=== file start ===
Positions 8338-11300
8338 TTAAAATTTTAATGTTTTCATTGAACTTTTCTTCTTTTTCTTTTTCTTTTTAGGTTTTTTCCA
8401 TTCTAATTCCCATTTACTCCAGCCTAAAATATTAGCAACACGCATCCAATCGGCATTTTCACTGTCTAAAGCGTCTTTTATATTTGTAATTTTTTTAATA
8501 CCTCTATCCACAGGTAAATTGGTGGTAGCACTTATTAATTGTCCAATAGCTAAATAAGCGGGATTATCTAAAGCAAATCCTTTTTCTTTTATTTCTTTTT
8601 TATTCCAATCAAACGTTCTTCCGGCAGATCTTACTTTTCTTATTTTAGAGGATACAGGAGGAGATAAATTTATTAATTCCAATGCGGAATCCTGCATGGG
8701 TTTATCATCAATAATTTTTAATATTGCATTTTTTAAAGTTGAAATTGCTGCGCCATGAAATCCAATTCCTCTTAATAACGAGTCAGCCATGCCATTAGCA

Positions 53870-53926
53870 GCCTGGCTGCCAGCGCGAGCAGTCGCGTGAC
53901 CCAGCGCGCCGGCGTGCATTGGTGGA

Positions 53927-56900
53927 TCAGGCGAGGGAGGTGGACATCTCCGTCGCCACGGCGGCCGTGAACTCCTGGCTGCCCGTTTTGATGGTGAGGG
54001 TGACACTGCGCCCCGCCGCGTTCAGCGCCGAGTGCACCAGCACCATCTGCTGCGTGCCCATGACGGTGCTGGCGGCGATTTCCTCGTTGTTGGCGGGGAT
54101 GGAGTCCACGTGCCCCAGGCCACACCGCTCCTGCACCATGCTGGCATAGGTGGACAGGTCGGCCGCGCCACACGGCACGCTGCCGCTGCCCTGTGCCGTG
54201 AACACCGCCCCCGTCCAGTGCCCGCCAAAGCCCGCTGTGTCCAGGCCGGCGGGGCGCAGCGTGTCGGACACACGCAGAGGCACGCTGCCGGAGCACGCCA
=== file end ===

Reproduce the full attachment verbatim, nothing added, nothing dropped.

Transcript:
Positions 8338-11300
8338 TTAAAATTTTAATGTTTTCATTGAACTTTTCTTCTTTTTCTTTTTCTTTTTAGGTTTTTTCCA
8401 TTCTAATTCCCATTTACTCCAGCCTAAAATATTAGCAACACGCATCCAATCGGCATTTTCACTGTCTAAAGCGTCTTTTATATTTGTAATTTTTTTAATA
8501 CCTCTATCCACAGGTAAATTGGTGGTAGCACTTATTAATTGTCCAATAGCTAAATAAGCGGGATTATCTAAAGCAAATCCTTTTTCTTTTATTTCTTTTT
8601 TATTCCAATCAAACGTTCTTCCGGCAGATCTTACTTTTCTTATTTTAGAGGATACAGGAGGAGATAAATTTATTAATTCCAATGCGGAATCCTGCATGGG
8701 TTTATCATCAATAATTTTTAATATTGCATTTTTTAAAGTTGAAATTGCTGCGCCATGAAATCCAATTCCTCTTAATAACGAGTCAGCCATGCCATTAGCA

Positions 53870-53926
53870 GCCTGGCTGCCAGCGCGAGCAGTCGCGTGAC
53901 CCAGCGCGCCGGCGTGCATTGGTGGA

Positions 53927-56900
53927 TCAGGCGAGGGAGGTGGACATCTCCGTCGCCACGGCGGCCGTGAACTCCTGGCTGCCCGTTTTGATGGTGAGGG
54001 TGACACTGCGCCCCGCCGCGTTCAGCGCCGAGTGCACCAGCACCATCTGCTGCGTGCCCATGACGGTGCTGGCGGCGATTTCCTCGTTGTTGGCGGGGAT
54101 GGAGTCCACGTGCCCCAGGCCACACCGCTCCTGCACCATGCTGGCATAGGTGGACAGGTCGGCCGCGCCACACGGCACGCTGCCGCTGCCCTGTGCCGTG
54201 AACACCGCCCCCGTCCAGTGCCCGCCAAAGCCCGCTGTGTCCAGGCCGGCGGGGCGCAGCGTGTCGGACACACGCAGAGGCACGCTGCCGGAGCACGCCA